With unaccustomed wisdom, Nancy and I planned our fifth visit to Costa Rica last November. We wanted a warm and pleasant place where we could escape Northern New Jersey’s customary drismal January weather. The week before we left, temperatures hovered unpleasantly near zero. We almost didn’t mind arising at 4 am to catch the early flight to San Jose.
Costa Rica (“the rich coast” Columbus is supposed to have named it) is close to the equator in Central America. It has numerous ecosystems–dry forest, cloud forest, rain forest, arid forest…you get the idea. It also has some active volcanoes that occasionally wipe out entire villages, but also create wonderfully fertile soil. Cut a pole off a tree, stick it in the ground for a fence post, and it sprouts leaves in a few weeks. Hence, the living fences surrounding coffee, banana, pineapple, coconut, sugar cane, and other plantations. Costa Rican coffee is exceptional. Its high octane caffeine provides a promising beginning to every day there.
Costa Rica is bordered on the north by Nicaragua, on the south by Panama,. and the “Ticos,” as in many neighborhoods, have mixed feelings about their neighbors. They have very friendly relations with Panama, but are not crazy about the “Nicos” to the north. The country’s population is five million, of which one million (according to local friends) are immigrants from Nicaragua who provide much of the hard labor needed to bring in lush harvests. Fortunately, political leaders recognize the need for these helpful laborers, and do not follow northern bad examples of trying to keep them out.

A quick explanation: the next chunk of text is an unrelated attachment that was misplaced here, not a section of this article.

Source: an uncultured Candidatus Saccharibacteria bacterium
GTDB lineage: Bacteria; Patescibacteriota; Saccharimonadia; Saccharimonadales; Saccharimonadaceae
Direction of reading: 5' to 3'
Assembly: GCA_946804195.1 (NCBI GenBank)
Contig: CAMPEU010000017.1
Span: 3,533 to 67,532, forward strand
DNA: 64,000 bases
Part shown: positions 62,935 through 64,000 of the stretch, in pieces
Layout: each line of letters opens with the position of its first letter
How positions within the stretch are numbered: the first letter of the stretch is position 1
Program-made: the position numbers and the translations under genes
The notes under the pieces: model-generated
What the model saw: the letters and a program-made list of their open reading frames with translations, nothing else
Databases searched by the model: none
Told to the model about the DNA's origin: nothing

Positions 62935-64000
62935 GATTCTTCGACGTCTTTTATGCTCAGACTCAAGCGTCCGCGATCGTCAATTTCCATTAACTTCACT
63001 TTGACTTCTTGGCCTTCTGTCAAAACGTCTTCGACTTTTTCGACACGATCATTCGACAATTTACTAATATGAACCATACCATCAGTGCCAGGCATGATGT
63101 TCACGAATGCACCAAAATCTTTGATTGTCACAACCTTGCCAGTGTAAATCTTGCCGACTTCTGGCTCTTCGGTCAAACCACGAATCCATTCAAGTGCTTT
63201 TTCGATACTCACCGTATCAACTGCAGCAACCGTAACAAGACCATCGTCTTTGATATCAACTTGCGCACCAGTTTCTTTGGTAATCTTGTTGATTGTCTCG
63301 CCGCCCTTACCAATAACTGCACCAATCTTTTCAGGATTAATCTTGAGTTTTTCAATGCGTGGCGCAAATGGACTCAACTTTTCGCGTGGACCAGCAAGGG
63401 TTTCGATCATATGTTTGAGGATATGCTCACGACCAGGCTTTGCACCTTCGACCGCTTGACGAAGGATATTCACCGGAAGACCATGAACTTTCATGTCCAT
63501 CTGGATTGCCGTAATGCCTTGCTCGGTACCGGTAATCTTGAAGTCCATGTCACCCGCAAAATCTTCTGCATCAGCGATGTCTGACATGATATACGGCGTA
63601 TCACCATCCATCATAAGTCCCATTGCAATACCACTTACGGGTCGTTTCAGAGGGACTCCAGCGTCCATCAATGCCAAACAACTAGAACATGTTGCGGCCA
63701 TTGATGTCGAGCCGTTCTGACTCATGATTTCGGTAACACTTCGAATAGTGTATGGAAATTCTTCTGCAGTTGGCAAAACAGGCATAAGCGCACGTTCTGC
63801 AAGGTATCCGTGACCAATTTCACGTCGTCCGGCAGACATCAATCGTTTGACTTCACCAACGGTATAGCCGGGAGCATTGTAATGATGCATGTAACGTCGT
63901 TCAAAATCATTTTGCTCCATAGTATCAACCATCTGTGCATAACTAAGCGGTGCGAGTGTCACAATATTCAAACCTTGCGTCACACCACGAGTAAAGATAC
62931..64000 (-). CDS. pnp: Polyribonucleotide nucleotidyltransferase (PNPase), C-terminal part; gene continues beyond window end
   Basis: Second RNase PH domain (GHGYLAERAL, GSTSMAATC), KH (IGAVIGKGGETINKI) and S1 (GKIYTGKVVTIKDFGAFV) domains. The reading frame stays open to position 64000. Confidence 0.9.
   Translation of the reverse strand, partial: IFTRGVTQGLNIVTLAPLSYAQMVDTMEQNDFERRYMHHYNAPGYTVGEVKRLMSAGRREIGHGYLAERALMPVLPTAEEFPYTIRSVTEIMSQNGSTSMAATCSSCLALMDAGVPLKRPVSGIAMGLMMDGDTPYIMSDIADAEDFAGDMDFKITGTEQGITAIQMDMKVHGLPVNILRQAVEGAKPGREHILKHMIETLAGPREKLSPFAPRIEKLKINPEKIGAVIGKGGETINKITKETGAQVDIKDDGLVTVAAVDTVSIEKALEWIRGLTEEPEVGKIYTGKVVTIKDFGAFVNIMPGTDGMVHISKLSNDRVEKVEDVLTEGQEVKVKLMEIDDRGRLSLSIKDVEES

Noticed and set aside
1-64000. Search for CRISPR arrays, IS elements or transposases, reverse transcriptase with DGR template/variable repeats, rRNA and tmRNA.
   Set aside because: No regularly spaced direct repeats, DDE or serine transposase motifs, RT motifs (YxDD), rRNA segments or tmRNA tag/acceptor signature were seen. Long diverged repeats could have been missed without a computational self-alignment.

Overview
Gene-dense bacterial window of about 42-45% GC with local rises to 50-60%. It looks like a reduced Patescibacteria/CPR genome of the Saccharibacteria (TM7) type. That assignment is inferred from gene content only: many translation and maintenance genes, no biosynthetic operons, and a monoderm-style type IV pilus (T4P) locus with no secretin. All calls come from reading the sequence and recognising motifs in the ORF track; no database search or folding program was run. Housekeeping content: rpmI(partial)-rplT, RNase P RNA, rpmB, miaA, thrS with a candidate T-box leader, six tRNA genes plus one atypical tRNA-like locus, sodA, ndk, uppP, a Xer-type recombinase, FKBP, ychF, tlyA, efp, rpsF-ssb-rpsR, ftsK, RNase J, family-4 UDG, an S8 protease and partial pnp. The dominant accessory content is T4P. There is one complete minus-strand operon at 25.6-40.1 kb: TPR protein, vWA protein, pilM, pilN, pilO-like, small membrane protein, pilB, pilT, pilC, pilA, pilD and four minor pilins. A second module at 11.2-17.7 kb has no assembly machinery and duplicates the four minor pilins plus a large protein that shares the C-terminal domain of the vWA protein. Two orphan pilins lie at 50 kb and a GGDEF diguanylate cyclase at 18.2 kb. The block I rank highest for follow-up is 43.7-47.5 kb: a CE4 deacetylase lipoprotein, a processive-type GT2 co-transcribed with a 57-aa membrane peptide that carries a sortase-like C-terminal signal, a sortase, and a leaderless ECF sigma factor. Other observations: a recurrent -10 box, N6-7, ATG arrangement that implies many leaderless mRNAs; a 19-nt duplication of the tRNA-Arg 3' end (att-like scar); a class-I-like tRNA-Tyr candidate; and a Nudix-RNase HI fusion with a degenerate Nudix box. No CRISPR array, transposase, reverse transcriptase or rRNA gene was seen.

Pura vida (“pure life”) describes a happy and relaxed outlook on life. Just saying the words in response to “how are you?” is satisfying. Rather than expanding on this thought, here’s a photo of of a Capuchin monkey demonstrating pura vida–totally relaxed but ready for mischief.
The country’s most important import is tourists– 1.7 million each year. They come mostly from the US and Canada for eco-tourism and are the Costa Rica’s primary income producer. Like us, they tour in well-appointed new buses, stay in hotels ranging from posh to pleasant, eat too well, and are delighted by natural beauty and wildlife. We saw many exotic animals, principally at a wildlife rescue center, one of which is below. I’ve seen many pheasants display, but they have been shy about showing their backsides. That mystery is now revealed.
The country’s oldest city, Cartago, was founded in 1563, and the country is dotted with charming old villages and small cities. Catholic churches anchor the central squares of those places. Here’s a view of the one in Zarcero.
Up close, the gray tiles that cover the church are discovered to be vinyl . So much for ancient masonry!
We swam at turtle beaches, took a cable car ride through lush tropical forest, bathed in volcano heated hot bathes, cruised jungle rivers, and visited all the forest areas. The warmth of the climate and the people was appreciated. And the weather was much warmer in New Jersey when we returned. We didn’t see a volcanic eruption, but the sunsets made up for that.